With clinics popping up in every community, plugging stem cells for just about any orthopedic problem that ails you, it can be difficult for patients to determine if the stem cell treatment being offered is the real deal. The short answer is, most are not, so it’s important for you to do your homework and thoroughly vet any clinic before you consider its stem cell treatment.
Today we’re going to reveal 5 ways you can tell if an orthopedic stem cell treatment is the real deal. Be sure to watch our video below for more information:
1. The Stem Cell Treatment is Performed by a Physician
We’ll start with an easy one. If a clinic uses a physician formally trained in interventional orthopedics to perform orthopedic stem cell treatments, it’s the real deal. Many clinics out there are utilizing nonphysician personnel, such as physician assistants (PAs) and nurse practitioners (NPs), to perform what should be highly precise treatments performed only by highly skilled physicians. Find out before you even make an appointment who performs their stem cell treatments. If it isn’t a interventional orthopedics physician, move on to another clinic.
2. The Treatment Uses Your Own Bone Marrow Stem Cells
This one should be easy to determine as well. If the interventional orthopedics physician harvests your own bone marrow (a process called bone marrow aspiration, or BMA), isolates and concentrates the stem cells (creating bone marrow concentrate, or BMC), and then reinjects, under guidance, your bone marrow stem cells into your problem area, this stem cell treatment is likely the real deal. Here’s the question to ask before you make an appointment (you may even find this on their website): What is your stem cell source?
If the answer is amniotic, cord blood, or other birth tissue source, these are fake “stem cell” treatments, and the FDA regulates amniotic stem cell products only as nonliving cell products, meaning the cells are dead. There are some chiropractic clinics out there using aggressive seminars and marketing ploys to push amniotic stem cells on vulnerable potential patients, so steer clear of any clinic offering amniotic or cord-blood stem cell treatments for orthopedic conditions.
3. Thoroughly Review the Website
Does the website have its own research and pertinent publications posted? Is it filled with reference and informational content, including supporting high-level research? Does it answer your questions directly? Is it easy to find the interventional orthopedics physicians’ qualifications, background, skill levels? Is there only one clinic at the address? Can you find patient outcome data, case studies with specific information, many patients’ experiences in their own words? These are good signs, and if these things exist along with numbers 1 and 2 above, chances are the stem cell treatments provided are the real deal.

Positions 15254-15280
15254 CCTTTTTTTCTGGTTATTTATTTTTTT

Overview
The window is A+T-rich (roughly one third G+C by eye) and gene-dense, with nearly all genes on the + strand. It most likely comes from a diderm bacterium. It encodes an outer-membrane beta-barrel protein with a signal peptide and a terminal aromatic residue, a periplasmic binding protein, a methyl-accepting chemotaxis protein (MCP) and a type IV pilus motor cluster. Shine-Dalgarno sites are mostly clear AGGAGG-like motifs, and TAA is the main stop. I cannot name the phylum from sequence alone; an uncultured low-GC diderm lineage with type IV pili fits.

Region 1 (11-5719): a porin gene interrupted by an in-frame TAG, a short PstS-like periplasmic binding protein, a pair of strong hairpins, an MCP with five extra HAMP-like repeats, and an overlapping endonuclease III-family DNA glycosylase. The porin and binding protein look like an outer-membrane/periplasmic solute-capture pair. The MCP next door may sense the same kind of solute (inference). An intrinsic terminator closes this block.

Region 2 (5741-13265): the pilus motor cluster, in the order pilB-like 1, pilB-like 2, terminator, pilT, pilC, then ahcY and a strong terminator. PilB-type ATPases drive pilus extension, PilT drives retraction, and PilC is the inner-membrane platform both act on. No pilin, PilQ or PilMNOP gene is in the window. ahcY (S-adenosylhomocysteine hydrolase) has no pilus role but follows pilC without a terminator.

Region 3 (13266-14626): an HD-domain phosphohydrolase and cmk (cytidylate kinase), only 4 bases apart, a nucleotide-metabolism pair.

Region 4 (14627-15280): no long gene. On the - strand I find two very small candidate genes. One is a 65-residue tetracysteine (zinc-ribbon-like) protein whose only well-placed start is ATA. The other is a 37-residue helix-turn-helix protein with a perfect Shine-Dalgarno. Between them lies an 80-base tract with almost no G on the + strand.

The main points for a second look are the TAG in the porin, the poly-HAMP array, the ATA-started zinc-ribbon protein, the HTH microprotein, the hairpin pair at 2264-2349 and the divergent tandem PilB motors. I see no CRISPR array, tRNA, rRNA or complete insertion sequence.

However, is the feature of website its grand stem cell seminars and where you can find them? Are there no research or publications specifically by the clinic listed? If there is external research posted to support their stem cell treatment, review it thoroughly: does it actually apply to the stem cell treatments being provided? This one can be tricky, but if the research seems off, it probably is. Do a simple Google search of the location address provided. Is it also listed as a chiropractic office, and if so, who is providing stem cell treatments? If it’s not an interventional orthopedics physician, it’s not the real deal, so drop this clinic in your trash file and move on.
4. The Stem Cell Treatment Is Performed with Guidance and in a Fully Stocked Procedure Room
If the stem cell treatment is performed using advanced and precise guidance (ultrasound and/or real-time fluoroscopy), it may be the real deal. The treatment must also be performed in a fully stocked procedure suite. This means, it should be a sterile room that houses the standard emergency equipment, such as oxygen, a crash cart, an automated defibrillator, vital signs monitor, and so on. If the stem cell treatment is done blind, or with no imaging guidance, and/or it is not performed in a sterile and stocked procedure room, the stem cell treatment is not the real deal.
5. The Stem Cell Treatment Uses Customized Dosing
If the clinic’s interventional orthopedics physician customizes the stem cell dose for each individual patient’s specific stem cell treatment (assuming numbers 1 through 4 are in place), it’s probably the real deal. This is a very precise technique requiring an onsite state-of-the-art lab and the proper technology, which a minuscule percentage of clinics actually have, as shown in the video above.
If the clinic uses an automated bedside machine (called a centrifuge) to concentrate stem cells, this is a one-size-fits-all process that can’t customize dosage to your specific condition.
Don’t go blindly into a clinic, seeking orthopedic stem cell treatment. At this point, there are probably more fake stem cell treatments out there than real ones, so do your own research, and make sure you know you’re getting the real deal.